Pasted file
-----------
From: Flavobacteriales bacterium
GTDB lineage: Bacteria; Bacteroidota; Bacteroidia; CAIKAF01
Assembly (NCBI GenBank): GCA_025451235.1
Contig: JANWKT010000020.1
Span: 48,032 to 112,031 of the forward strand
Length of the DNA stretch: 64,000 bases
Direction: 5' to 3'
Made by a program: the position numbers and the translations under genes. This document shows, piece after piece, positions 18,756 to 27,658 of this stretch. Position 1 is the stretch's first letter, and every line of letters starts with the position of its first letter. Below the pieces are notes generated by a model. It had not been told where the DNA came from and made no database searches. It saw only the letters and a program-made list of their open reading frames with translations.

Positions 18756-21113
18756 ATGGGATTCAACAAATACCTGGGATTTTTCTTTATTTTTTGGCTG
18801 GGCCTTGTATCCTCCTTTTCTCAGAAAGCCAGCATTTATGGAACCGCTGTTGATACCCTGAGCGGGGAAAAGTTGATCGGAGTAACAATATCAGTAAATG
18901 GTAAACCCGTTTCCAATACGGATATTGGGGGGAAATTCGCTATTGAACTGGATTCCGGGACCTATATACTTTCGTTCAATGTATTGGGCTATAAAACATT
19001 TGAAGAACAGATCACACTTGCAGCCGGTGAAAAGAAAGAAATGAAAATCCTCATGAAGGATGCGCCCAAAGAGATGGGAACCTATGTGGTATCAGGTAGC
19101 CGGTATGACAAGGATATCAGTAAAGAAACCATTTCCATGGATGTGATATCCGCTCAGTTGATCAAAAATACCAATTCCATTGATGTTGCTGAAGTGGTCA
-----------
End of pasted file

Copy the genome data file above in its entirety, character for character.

From: Flavobacteriales bacterium
GTDB lineage: Bacteria; Bacteroidota; Bacteroidia; CAIKAF01
Assembly (NCBI GenBank): GCA_025451235.1
Contig: JANWKT010000020.1
Span: 48,032 to 112,031 of the forward strand
Length of the DNA stretch: 64,000 bases
Direction: 5' to 3'
Made by a program: the position numbers and the translations under genes. This document shows, piece after piece, positions 18,756 to 27,658 of this stretch. Position 1 is the stretch's first letter, and every line of letters starts with the position of its first letter. Below the pieces are notes generated by a model. It had not been told where the DNA came from and made no database searches. It saw only the letters and a program-made list of their open reading frames with translations.

Positions 18756-21113
18756 ATGGGATTCAACAAATACCTGGGATTTTTCTTTATTTTTTGGCTG
18801 GGCCTTGTATCCTCCTTTTCTCAGAAAGCCAGCATTTATGGAACCGCTGTTGATACCCTGAGCGGGGAAAAGTTGATCGGAGTAACAATATCAGTAAATG
18901 GTAAACCCGTTTCCAATACGGATATTGGGGGGAAATTCGCTATTGAACTGGATTCCGGGACCTATATACTTTCGTTCAATGTATTGGGCTATAAAACATT
19001 TGAAGAACAGATCACACTTGCAGCCGGTGAAAAGAAAGAAATGAAAATCCTCATGAAGGATGCGCCCAAAGAGATGGGAACCTATGTGGTATCAGGTAGC
19101 CGGTATGACAAGGATATCAGTAAAGAAACCATTTCCATGGATGTGATATCCGCTCAGTTGATCAAAAATACCAATTCCATTGATGTTGCTGAAGTGGTCA